Intuitively, a set is bounded if the distances between its points are all less than some finite real number (the bound). Formally, we say that a subset $S$ of a metric space $(X, d)$ (such as the standard Euclidean plane, $\mathbb{R}^2$ with distance $d((x, y), (w, z)) = \sqrt{(x - w)^2 + (y - z)^2}$), is bounded if for some $x \in X$ there exists some $M \in \mathbb{R}_{\geq 0}$ such that for all $s \in S$, $d(s, x) < M$.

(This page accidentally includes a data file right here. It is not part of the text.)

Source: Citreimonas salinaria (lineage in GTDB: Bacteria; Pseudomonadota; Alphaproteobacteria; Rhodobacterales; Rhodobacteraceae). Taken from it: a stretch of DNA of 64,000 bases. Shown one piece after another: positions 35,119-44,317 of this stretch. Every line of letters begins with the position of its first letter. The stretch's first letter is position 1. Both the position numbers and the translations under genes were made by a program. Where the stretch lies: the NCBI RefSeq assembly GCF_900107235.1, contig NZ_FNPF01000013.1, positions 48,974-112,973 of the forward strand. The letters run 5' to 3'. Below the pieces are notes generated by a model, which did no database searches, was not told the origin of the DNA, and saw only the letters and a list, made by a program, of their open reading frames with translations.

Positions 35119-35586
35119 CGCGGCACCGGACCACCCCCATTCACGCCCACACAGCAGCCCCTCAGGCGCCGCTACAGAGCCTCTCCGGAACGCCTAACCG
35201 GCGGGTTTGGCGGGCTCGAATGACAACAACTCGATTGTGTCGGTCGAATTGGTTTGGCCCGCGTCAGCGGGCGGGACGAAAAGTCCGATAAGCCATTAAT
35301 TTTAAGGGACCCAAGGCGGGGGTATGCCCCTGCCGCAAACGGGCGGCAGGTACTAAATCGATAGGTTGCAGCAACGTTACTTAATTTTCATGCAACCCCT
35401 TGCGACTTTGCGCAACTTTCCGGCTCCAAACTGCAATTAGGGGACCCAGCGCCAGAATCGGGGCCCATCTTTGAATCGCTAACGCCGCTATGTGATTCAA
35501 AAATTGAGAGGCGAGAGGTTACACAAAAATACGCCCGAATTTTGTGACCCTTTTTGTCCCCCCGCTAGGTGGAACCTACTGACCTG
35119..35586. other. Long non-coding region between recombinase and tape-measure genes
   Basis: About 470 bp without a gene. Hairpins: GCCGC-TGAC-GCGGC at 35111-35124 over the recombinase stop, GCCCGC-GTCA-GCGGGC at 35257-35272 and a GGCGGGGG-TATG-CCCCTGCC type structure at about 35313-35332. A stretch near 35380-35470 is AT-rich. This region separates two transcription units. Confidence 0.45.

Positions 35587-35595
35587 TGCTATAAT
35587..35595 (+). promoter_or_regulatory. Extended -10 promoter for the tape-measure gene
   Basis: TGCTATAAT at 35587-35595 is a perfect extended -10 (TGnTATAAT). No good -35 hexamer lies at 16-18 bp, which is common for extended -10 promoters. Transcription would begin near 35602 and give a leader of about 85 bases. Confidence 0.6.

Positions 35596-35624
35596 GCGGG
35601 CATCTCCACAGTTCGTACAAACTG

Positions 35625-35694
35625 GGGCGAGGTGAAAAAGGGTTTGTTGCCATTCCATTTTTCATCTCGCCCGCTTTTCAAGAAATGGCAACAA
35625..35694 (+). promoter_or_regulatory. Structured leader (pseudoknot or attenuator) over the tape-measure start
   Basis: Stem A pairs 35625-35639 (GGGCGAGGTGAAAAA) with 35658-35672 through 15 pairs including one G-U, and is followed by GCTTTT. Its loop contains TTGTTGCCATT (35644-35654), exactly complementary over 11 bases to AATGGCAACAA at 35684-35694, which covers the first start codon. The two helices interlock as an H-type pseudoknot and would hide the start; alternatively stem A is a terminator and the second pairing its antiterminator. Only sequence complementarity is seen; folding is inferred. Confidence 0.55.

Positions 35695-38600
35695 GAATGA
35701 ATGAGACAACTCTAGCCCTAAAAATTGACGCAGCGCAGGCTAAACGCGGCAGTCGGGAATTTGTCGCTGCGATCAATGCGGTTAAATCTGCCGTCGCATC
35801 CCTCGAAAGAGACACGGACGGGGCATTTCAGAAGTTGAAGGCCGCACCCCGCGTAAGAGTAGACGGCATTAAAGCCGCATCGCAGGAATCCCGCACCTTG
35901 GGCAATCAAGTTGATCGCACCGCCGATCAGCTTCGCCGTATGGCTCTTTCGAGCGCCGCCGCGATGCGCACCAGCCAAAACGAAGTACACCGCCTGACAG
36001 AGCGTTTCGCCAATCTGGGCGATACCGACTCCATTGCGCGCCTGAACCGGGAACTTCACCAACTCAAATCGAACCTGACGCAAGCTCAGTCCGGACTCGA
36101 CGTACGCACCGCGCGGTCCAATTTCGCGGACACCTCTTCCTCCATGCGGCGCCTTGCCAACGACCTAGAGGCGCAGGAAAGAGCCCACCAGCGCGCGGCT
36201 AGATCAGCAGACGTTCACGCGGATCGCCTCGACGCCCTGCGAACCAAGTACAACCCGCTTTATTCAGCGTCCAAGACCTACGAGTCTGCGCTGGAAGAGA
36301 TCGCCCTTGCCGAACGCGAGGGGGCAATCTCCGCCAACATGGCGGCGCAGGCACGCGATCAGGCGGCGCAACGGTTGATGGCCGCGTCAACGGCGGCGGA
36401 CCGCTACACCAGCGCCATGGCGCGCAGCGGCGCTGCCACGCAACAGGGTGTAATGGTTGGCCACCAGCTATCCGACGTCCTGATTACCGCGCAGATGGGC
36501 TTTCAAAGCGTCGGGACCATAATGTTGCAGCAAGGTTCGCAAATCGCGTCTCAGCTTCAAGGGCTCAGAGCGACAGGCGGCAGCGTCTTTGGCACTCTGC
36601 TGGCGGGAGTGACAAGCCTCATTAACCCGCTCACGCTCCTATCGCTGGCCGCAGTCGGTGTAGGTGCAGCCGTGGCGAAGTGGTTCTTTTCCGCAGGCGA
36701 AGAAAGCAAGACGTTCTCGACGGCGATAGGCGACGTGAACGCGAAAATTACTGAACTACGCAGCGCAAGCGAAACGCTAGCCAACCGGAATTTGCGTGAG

Note that if a set $S$ is bounded, the choice of $x$ is immaterial if are willing to change the bound: we have by the triangle inequality that $d(y, s) \leq d(y, x) + d(x, s) \leq d(x, y) + M$ for all $s \in S$.

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